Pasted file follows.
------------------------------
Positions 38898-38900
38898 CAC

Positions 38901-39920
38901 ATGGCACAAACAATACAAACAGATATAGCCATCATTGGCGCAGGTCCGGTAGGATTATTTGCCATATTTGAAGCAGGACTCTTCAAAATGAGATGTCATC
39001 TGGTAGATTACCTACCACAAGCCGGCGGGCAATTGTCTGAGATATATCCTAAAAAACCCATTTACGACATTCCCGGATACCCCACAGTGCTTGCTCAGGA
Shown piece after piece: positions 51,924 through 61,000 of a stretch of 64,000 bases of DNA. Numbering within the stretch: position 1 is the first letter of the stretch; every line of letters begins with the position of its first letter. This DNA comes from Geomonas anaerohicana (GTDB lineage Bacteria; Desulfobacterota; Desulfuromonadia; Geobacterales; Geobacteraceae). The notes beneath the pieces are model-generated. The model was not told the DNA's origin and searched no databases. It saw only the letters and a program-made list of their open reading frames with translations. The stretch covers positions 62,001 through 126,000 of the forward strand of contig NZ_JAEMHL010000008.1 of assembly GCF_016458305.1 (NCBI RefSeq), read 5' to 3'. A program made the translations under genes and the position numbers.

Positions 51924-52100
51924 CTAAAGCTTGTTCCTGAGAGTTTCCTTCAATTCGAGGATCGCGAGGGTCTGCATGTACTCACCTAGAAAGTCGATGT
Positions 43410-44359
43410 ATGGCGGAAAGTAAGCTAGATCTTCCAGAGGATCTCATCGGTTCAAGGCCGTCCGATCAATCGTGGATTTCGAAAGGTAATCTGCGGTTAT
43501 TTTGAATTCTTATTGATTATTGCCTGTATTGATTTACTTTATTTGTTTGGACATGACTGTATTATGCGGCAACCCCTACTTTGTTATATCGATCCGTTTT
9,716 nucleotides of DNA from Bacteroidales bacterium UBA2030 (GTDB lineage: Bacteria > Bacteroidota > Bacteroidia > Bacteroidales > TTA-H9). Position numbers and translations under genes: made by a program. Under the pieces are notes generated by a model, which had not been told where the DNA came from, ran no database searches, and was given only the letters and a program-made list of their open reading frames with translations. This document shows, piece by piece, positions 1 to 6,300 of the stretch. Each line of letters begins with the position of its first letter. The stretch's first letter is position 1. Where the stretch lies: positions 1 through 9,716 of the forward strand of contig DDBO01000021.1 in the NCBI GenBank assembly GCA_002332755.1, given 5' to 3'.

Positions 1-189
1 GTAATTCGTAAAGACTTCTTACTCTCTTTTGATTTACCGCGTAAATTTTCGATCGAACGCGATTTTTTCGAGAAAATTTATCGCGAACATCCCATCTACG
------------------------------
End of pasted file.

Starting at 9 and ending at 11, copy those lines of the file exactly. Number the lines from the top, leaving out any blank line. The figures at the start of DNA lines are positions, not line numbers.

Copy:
Positions 43410-44359
43410 ATGGCGGAAAGTAAGCTAGATCTTCCAGAGGATCTCATCGGTTCAAGGCCGTCCGATCAATCGTGGATTTCGAAAGGTAATCTGCGGTTAT
43501 TTTGAATTCTTATTGATTATTGCCTGTATTGATTTACTTTATTTGTTTGGACATGACTGTATTATGCGGCAACCCCTACTTTGTTATATCGATCCGTTTT